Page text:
An Interdisciplinary Exploration of Transcendentalism

By: Mr. Roger Blonder, Mr. Devin Villarreal, Mr. Tony Soltis
from de Toledo High School

Category:
Interdisciplinary Integration

Subject(s) of entry:
Art, Halacha, History, Literature/ English, Mishnah, Science, Tanach

Pedagogy:
PBL - project based learning, UBD - understanding by design, 21st Century Skills

Grade(s) to which this was taught:
11th Grade

Grade(s) for which this will be useful:
6, 7, 8, 9, 10, 11, 12, Middle school, High school

Integrated Creative Judaics (ICJ) was a new initiative for interdisciplinary education at de Toledo High School in West Hills, CA. During the 2014-2015 school year, a Media Arts 2 class was paired with a dedicated Judaic Studies class for the entire year. During the second semester, the Media Arts/Judaic Studies joint class entered into a multi-week collaboration with an Honors English 11 class to explore themes of transcendentalism through the lens of the Hebrew prophets and bring learning to life through the Media Arts.

Entry Text

Integrated Creative Judaics (ICJ) was a new initiative for interdisciplinary education at de Toledo High School in West Hills, CA. During the 2014-2015 school year, a Media Arts 2 class, taught by Roger Blonder, Director of Media Arts, was paired with a dedicated Judaic Studies class taught by Devin Villarreal, Chair of the Judaic Studies Department. The two classes were scheduled in back to back periods with the same roster of students. Blonder’s schedule was clear during Rabbi V’s Judaic Studies class, so he was able to frequently join the class for team teaching both periods.

During the second semester, the Media Arts/Judaic Studies joint class entered into a multi-week collaboration with an Honors English 11 class taught by Tony Soltis to explore themes of transcendentalism through the lens of the Hebrew prophets and bring learning to life through the Media Arts. As the English class was taught during the same period as Judaic Studies, all three teachers and students from all classes were able to meet at the same time.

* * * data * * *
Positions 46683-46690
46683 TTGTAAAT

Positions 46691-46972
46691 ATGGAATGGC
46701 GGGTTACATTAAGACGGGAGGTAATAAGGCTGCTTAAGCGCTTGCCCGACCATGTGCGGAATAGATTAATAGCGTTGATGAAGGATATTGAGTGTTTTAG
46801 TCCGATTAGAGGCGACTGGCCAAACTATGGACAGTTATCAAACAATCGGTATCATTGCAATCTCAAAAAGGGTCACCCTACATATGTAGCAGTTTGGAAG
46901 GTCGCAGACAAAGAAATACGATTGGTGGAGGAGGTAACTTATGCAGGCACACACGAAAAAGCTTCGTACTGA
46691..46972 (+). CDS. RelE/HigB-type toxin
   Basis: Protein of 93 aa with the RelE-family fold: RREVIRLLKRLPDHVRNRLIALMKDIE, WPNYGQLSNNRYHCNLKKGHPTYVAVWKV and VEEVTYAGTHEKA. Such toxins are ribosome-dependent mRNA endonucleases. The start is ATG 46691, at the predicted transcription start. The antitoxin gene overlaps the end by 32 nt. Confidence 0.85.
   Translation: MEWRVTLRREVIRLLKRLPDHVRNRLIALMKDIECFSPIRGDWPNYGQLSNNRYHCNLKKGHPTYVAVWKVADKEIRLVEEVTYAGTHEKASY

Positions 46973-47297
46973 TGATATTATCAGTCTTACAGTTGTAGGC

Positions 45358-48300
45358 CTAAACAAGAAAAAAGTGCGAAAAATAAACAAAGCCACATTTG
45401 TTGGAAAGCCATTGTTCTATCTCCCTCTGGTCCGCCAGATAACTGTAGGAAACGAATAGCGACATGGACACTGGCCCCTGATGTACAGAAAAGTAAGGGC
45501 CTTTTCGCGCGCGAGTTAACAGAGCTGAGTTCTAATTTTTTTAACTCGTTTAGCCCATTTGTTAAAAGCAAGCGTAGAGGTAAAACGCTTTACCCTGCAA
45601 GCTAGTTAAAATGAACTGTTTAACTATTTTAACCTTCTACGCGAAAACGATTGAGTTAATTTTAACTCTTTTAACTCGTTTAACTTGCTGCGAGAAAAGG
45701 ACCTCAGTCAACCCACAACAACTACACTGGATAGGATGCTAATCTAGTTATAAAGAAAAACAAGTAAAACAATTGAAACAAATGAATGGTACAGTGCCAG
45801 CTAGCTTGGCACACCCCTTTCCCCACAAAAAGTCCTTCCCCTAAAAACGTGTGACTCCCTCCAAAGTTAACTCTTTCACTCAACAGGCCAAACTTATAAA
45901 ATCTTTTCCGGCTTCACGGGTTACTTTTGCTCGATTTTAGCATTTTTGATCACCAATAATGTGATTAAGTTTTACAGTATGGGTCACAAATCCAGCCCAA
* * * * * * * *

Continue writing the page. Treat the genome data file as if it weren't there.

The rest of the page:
Our submission to the Kohelet Prize category of Interdisciplinary Education is offered through 2 videos:

In the first video, ICJ Project Discussion, the three of us discuss the project vision, philosophy of integration, and details.

The second video, ICJ Class Highlights, expands beyond the multi week unit to show the context in which the project took place through documentary footage of the ICJ class throughout the year. The mini doc includes excerpts from the single project collaboration with Tony Soltis’ English class, As the purpose of the class visit was primarily to capture student presentations and build teams, we did not document the teaching and interaction that took place during our collaboration, but clips from the final projects are included. Our discussion in the first video delves into the content of the discussions and interaction that were had in our collective class.

We believe that the guiding philosophy for our integrated/interdisciplinary approach can be applied to collaborative programs in all middle and high school grades of Jewish education. This philosophy draws inspiration from the structure of a living tree, the Etz Chaim, synthesized with the House of Study, the Beit Midrash, resulting in the metaphoric Etz Midrash, The Tree of Learning, a Jewish educational modality in which students probe and drink from their roots in Judaic studies, absorb and process light in academic branches, and transform the flow of energy and spiritual waters into the fruits of creative expression. The application of the Etz Midrash model is described and illustrated in the videos.

Entry Videos